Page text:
Dave McMillan is a web developer for Lab19 Digital who grew up in Durban, South Africa an area notorious for shark attacks. Here's the kicker, he was never involved in any kind of shark related incident, in fact the last fatal incident in Durban was 1951.
Chances are he never would have been, but his job as a web developer enabled him to make a great transition to a remote, location independent lifestyle. He's lived in the UK, France and now has his sights on the shark-free surf haven of Portugal. Check out his story and how he balances this lifestyle with two young children.
When did you first start in web development?
I got into web dev just under 10 years ago. My good friend Brett used to work from his apartment right on the beach in Umhlanga (Durban), and I thought that it looked like a great way to be working, so I started skilling up in HTML & CSS.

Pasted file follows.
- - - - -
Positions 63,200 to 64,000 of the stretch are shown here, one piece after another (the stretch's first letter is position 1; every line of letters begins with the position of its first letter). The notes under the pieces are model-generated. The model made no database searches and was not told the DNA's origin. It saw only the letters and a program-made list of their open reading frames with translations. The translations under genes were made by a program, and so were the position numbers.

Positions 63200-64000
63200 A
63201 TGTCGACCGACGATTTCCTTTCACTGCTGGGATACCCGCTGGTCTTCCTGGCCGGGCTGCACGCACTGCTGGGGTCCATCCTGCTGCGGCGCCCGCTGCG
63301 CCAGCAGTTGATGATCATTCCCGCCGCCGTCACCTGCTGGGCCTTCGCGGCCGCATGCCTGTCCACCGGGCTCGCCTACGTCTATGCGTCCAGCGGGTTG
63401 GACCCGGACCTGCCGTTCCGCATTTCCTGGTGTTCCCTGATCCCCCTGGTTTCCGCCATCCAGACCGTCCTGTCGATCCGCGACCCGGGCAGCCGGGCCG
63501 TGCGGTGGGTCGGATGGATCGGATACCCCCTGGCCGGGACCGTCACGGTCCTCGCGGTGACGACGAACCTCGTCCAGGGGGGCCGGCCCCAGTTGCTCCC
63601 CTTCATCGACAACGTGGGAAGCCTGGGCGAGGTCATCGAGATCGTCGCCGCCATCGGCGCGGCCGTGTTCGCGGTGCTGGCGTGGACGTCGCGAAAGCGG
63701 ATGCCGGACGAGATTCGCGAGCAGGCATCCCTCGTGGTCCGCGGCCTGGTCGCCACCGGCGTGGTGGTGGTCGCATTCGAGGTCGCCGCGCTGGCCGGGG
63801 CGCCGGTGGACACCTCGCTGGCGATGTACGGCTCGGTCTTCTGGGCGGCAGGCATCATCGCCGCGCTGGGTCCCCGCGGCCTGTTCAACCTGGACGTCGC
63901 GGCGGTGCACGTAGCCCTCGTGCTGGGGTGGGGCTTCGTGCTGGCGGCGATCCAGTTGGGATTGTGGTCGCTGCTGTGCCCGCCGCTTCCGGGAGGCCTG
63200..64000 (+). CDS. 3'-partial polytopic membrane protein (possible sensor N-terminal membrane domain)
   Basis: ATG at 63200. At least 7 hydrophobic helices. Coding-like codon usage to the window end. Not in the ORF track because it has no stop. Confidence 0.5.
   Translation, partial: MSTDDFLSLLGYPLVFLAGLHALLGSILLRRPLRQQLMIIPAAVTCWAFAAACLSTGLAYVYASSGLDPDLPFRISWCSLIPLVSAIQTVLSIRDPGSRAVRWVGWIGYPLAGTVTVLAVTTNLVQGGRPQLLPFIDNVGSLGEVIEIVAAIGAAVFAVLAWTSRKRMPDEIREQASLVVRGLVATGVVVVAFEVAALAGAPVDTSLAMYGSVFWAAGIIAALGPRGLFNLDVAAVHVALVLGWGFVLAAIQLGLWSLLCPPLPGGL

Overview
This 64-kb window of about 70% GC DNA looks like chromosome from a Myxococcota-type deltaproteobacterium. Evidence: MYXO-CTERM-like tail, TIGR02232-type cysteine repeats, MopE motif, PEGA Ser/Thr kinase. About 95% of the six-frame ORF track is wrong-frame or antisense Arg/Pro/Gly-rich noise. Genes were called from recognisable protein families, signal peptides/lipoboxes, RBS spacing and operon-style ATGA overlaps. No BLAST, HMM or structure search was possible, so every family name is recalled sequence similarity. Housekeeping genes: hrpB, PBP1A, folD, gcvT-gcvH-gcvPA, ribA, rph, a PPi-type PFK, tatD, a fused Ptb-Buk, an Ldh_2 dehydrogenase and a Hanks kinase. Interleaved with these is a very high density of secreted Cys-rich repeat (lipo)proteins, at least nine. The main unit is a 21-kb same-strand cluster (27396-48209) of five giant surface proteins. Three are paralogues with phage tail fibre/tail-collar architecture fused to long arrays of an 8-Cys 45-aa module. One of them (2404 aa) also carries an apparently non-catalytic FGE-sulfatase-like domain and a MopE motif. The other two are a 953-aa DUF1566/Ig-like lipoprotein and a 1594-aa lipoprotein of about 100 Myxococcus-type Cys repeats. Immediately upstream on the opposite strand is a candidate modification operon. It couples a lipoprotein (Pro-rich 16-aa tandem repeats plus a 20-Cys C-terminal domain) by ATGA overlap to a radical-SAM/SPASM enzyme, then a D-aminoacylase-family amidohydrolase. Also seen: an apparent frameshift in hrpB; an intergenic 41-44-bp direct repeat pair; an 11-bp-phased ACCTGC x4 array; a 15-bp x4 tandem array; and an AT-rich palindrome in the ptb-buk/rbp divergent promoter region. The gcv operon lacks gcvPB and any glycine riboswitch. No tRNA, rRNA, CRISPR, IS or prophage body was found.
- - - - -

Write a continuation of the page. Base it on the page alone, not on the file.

At what point did you realise having a remote team made sense for Lab19?
It actually came quite naturally & instantly for us. I was in London working as a freelancer, and on one of my trips back to South Africa I got chatting with my (now) business partner Luke Siedle. I had starting making some London work contacts while freelancing, and a few of them were happy to continue working with us as a company.
So basically, us being a distributed team is simply down to the fact that we have always been in different countries, rather than anything we tried to force. It's worked really well for us, and allows us to find developers and partners anywhere in the world. I believe that it actually helps communication too, because everything is written down in Basecamp / Slack / Trello, rather than face to face meetings where things get missed.
What other companies that you're aware of have made the successful transition to remote working?